Experian, TransUnion and Equifax now offer all U.S. consumers free weekly credit reports through AnnualCreditReport.com.
In this article:
The wheels of online car sales are in motion. Research and consulting company Frost and Sullivan forecasts 6 million cars being sold online around the world in 2025, which would be more than a 600% increase from 2019. Buying a car online is certainly convenient, and it may even save you some money, but it's important to keep your wits about you to avoid online car-buying scams.
Online car-buying scams come in the form of fake ads, gift card ripoffs, fraudulent wire transfers, title washing, "curbstoning," identity theft, fake escrows, payment plans and phony checks. The financial toll of these scams adds up to millions of dollars a year. Here's what you can do to save yourself the trouble.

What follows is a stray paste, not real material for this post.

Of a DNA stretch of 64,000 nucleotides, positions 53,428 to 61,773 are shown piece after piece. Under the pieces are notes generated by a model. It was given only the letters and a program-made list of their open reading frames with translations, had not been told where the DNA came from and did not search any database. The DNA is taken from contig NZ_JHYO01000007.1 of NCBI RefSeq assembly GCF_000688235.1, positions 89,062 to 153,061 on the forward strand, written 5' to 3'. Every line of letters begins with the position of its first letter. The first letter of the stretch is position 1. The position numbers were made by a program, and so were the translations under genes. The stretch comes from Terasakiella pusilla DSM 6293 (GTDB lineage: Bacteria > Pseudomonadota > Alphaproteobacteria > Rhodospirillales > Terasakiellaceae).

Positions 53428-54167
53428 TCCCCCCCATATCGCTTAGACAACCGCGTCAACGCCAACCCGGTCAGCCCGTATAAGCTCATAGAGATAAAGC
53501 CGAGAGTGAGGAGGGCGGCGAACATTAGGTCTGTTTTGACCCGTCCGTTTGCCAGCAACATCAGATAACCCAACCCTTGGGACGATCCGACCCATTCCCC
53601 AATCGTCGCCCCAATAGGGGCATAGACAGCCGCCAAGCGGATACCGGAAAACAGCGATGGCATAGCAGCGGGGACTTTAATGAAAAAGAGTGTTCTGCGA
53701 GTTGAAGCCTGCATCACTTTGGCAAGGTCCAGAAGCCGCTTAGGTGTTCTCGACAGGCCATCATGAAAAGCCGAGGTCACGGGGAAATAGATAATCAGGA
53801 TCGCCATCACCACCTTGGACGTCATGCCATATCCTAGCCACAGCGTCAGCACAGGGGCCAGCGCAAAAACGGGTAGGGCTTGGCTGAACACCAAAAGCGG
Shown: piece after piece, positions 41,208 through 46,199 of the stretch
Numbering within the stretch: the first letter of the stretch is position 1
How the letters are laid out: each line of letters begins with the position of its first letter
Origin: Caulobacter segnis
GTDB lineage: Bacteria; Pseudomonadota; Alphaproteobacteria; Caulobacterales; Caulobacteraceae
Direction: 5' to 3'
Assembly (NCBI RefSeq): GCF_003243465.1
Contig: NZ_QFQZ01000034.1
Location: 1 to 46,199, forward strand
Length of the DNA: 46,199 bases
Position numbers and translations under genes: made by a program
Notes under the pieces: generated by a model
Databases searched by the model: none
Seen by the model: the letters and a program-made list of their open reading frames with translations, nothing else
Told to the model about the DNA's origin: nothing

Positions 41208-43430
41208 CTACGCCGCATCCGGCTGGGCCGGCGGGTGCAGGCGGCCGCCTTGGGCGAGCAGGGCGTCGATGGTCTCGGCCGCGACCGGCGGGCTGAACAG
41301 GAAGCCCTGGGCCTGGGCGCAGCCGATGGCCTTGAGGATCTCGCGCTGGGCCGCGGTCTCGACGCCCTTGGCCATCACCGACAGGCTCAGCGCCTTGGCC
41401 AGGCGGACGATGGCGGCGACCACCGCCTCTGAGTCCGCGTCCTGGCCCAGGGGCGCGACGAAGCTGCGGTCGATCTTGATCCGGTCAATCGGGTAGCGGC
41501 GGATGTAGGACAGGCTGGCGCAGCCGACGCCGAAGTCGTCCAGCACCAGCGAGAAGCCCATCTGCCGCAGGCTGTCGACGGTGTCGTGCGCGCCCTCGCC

Is It Safe to Buy and Sell Cars Online?
Just as with any other way to do business, buying or selling a car online has its pros and cons.
Here are five of the pros of buying online.
- It saves time. Rather than driving from dealership to dealership to look for a car, you can go shopping on your computer or mobile device.
- You can shop around the clock. Whether it's 10 a.m. or 10 p.m., online marketplaces for buying and selling cars are always open.
- It's a no-pressure environment. When you visit a car dealership, a salesperson may press you into making a hasty decision. That doesn't happen when you're shopping online.
- You can steer clear of negotiations. Typically, the price listed online is the price you'll pay. If so, there's no need to play hardball with a salesperson.
- The car can be delivered practically anywhere. Oftentimes, you can buy a car online and then have it brought to your home, your office or another location.
Here are five of the cons of buying online.
- There's no up-close look at the car. You may see detailed photos and videos of a car, but when you're buying online, you usually can't inspect it in person before you buy.